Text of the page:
The Sender Policy Framework (spf) was developed by Meng Weng Wong as a fork of Hadmut Danisch’s RMX and Gordon Fecyk’s DMP – both former efforts to battle email spam based for the most part on domain forging.
Wong is the founder and CTO of pobox.com and in 2004 pobox.com and Microsoft jointly submitted a draft for RFC status to the Internet Engineering Task Force (IETF) for spf and Sender ID (developed by Microsoft). There was controversy around Microsoft’s Sender ID as they filed for patents on part of the process – which would potentially hinder it from becoming a global open standard. The IETF abandoned consideration of the joint proposal for RFC status in late 2004. Microsoft has since re-submitted a new draft of Sender ID to the IETF.
SPF for the time being is back on its own – and it is believed to be in use by more than one million domains.
It seeks to battle spam by rejecting emails where the domain (namely a domain(s) under your management) is forged. It is done through DNS by specifying in DNS zones the only authorized hosts that can send mail from your domain and reconciling them to a public IP address.
Thus, someone forges the domain name and it is rejected as it does not match any existing approved domains in DNS. Similar to pure spam tools, there is whitelisting for exceptions and some control over whether the mail discovered to be forged is bounced, tagged or allowed through. This latter option helps with implementation testing prior to any serious use in production.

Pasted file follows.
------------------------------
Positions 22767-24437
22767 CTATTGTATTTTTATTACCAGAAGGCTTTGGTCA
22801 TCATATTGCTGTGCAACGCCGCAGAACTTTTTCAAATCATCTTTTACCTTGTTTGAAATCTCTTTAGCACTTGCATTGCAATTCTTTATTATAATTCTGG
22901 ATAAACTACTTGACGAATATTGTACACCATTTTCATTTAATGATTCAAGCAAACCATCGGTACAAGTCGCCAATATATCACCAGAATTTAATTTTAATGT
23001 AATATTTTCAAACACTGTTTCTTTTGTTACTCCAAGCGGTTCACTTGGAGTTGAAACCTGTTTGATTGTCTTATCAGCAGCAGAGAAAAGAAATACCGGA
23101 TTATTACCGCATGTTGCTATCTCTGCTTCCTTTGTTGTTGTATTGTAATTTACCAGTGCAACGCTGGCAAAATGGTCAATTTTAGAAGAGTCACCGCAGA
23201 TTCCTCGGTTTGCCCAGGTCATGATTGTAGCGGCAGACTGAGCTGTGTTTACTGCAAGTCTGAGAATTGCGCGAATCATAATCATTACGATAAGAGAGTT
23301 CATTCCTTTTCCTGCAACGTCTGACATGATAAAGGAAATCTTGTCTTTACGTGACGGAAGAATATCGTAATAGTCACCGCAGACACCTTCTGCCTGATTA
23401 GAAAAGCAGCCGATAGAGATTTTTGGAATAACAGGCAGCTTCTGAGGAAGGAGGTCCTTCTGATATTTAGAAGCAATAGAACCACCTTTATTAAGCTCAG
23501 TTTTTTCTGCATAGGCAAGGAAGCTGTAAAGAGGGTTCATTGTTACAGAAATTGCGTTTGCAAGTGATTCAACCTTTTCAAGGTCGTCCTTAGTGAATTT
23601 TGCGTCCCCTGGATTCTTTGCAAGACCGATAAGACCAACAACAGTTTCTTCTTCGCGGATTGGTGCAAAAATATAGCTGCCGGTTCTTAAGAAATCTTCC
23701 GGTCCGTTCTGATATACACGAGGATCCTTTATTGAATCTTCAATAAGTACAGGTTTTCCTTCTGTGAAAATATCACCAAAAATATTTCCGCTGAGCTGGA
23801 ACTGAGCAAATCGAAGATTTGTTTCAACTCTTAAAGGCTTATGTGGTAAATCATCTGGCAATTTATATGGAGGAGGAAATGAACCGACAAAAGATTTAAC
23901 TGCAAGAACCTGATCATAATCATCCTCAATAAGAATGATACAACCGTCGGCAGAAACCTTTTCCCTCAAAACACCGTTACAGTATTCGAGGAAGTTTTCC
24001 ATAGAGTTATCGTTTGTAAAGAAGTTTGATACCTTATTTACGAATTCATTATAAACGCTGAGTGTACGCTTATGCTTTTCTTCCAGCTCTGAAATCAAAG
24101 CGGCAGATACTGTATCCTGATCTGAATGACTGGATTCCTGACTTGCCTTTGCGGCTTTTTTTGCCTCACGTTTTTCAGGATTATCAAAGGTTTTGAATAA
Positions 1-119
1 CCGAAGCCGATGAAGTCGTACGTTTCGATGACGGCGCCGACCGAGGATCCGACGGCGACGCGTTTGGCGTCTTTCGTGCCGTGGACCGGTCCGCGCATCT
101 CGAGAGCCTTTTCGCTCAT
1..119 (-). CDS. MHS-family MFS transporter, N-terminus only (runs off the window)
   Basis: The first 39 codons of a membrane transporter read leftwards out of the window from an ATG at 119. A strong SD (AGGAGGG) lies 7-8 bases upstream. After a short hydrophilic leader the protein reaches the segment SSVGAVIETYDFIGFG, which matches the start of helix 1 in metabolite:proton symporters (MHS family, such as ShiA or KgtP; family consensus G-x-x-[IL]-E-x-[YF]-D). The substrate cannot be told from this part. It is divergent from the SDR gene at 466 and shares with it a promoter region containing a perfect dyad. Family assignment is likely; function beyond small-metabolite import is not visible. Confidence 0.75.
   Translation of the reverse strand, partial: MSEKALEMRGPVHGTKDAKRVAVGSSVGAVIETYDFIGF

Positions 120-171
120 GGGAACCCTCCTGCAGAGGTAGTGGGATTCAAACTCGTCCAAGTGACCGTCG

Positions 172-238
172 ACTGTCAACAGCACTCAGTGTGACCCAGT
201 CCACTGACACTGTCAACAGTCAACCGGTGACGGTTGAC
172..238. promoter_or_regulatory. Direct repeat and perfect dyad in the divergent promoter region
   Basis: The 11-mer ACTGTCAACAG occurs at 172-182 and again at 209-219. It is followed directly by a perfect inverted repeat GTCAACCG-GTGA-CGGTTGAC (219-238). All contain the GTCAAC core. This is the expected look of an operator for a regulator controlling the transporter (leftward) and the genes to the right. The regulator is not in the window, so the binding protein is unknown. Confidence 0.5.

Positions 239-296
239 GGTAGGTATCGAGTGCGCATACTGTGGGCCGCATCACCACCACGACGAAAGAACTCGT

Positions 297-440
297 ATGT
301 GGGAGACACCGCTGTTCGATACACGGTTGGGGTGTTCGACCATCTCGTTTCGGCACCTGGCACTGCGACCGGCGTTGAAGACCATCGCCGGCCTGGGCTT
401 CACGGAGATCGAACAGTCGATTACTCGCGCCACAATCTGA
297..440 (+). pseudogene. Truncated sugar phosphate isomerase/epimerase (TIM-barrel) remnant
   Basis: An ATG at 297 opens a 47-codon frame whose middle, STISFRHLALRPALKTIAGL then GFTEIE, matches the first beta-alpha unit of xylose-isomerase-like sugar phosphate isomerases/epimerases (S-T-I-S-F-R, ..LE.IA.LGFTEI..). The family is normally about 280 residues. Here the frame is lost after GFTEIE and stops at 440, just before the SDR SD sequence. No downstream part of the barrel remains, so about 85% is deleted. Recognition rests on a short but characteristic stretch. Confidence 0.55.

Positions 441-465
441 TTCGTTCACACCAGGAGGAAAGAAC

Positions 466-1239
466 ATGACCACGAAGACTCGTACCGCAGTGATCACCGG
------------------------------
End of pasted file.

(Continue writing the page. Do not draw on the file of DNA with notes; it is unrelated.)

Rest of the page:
There is some debate in regard to using spf if SMTP authentication (SASL) should be mandatory. I have setup systems that use POP before SMTP as well as SASL – and could not imagine not using any sort of outgoing restrictions – however – not every environment is ready for SMTP authentication. That part is up to the system administrator and users.
A very basic spf DNS record would look like this :
“v=spf1 a ~all”
This is spf at its elementary level for basic setups. This addition to your dns record states the domain myplace.com is the A record and also sends mail out from myplace.com. In this case the DNS zone did not have an MX record.
It does of course support standard scenarios, such as where MX records exist and a third-party may also send mail from your domain (i.e. a e-newsletter service like sparklist).
“v=spf1 mx include:sparklist.com ~all”
This entry states mail sent through the MX record of your domain as well as originating from sparklist.com (an email newsletter) is legitimate.
The record can continue to grow by adding additional hosts and MX records to account for all hosts that can send mail for a specific domain.
Adding an spf record to dns is straightforward. In BIND environments it is added into the zone file as:
myplace.com IN TEXT “v=spf1 mx include:sparklist.com ~all”
It is added to Windows DNS as an “other new record” and selected as a text record.
Before changing DNS though, you also have to ensure your MTA supports it. Of the three most popular open source MTAs, Postfix comes readily prepared for spf with an included plug-in called libspf2 ready to go. Sendmail is relatively straightforward to update for the process, with Qmail requiring easier than usual patching (surprise!).
For those using Exim – there is an spf how to also.